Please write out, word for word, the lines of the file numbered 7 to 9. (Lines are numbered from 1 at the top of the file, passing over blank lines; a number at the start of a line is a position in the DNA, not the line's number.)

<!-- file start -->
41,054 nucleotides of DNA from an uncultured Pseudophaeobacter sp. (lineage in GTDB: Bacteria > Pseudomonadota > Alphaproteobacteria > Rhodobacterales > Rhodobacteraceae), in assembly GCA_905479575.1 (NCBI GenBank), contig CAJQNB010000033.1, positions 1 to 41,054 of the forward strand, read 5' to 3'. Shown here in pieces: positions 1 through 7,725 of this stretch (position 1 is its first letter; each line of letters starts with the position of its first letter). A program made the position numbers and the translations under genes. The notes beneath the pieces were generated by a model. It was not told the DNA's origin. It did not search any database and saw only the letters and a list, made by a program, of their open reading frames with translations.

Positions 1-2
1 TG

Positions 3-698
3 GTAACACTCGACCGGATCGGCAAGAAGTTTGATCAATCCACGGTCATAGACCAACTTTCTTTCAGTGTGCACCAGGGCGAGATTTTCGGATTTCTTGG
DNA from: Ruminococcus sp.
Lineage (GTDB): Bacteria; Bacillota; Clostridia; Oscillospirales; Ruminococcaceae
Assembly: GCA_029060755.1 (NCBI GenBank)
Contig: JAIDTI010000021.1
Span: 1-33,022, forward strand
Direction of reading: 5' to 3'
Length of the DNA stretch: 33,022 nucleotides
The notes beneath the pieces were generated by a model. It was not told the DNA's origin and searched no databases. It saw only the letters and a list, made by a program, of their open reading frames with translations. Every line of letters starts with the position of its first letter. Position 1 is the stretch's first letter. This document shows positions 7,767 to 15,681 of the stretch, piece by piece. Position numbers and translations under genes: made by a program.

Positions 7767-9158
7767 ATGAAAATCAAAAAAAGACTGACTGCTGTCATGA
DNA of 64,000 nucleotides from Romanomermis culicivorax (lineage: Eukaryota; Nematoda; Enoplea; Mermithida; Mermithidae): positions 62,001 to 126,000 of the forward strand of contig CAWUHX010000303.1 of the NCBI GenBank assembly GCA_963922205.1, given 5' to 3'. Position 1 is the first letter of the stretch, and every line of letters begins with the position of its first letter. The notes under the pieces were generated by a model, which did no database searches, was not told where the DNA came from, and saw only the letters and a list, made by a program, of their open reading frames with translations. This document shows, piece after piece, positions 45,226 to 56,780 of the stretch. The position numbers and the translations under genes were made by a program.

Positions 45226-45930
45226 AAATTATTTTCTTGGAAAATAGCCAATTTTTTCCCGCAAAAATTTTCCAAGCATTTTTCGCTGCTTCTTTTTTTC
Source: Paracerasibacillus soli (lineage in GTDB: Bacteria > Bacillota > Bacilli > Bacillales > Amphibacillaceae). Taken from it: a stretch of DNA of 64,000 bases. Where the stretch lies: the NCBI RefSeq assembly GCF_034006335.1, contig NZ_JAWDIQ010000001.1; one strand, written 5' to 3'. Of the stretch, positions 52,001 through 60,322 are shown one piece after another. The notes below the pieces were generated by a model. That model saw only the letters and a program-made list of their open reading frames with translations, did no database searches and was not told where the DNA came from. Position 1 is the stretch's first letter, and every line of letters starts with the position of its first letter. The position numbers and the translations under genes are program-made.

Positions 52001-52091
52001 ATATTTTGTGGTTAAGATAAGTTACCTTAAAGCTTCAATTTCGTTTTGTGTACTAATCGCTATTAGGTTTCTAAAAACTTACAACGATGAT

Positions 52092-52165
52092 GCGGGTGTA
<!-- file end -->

Lineage (GTDB): Bacteria; Bacillota; Clostridia; Oscillospirales; Ruminococcaceae
Assembly: GCA_029060755.1 (NCBI GenBank)
Contig: JAIDTI010000021.1